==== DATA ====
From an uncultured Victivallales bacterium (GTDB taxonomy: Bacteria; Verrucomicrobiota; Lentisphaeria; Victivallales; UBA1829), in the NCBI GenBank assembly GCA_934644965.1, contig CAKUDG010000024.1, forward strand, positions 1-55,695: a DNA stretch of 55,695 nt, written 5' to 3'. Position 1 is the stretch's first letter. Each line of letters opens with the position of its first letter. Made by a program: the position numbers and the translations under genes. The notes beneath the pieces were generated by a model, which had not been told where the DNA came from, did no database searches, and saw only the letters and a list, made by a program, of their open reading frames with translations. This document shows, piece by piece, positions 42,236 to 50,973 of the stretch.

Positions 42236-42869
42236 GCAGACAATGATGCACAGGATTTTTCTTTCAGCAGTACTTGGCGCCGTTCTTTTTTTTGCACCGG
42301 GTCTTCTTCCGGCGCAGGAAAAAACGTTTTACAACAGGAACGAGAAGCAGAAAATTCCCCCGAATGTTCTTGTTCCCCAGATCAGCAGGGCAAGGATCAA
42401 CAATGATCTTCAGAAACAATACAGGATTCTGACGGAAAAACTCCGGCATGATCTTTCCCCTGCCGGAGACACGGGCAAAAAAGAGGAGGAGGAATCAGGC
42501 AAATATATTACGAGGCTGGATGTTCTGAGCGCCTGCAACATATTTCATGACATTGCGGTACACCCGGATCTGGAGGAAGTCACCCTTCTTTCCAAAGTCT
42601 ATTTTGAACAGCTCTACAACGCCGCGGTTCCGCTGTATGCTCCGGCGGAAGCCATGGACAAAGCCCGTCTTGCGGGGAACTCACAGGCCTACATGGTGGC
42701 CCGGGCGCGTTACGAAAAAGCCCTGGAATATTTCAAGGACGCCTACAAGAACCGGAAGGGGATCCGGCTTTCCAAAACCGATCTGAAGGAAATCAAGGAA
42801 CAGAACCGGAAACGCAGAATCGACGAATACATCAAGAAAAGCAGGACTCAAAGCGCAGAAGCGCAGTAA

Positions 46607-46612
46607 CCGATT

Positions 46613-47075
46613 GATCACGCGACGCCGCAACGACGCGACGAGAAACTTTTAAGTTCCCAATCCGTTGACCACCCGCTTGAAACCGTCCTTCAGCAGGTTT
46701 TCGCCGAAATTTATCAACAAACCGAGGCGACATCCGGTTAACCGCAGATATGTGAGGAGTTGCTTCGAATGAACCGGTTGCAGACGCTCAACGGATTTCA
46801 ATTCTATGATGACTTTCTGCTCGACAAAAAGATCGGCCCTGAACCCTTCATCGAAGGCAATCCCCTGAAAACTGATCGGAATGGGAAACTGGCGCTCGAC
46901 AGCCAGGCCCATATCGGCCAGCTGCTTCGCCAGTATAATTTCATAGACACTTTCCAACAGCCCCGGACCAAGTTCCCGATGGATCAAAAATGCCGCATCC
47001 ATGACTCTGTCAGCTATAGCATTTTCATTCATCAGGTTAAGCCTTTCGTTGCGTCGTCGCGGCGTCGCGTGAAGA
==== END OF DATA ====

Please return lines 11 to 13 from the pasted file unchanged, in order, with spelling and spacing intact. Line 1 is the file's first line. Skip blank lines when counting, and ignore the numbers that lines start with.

46607 CCGATT

Positions 46613-47075
46613 GATCACGCGACGCCGCAACGACGCGACGAGAAACTTTTAAGTTCCCAATCCGTTGACCACCCGCTTGAAACCGTCCTTCAGCAGGTTT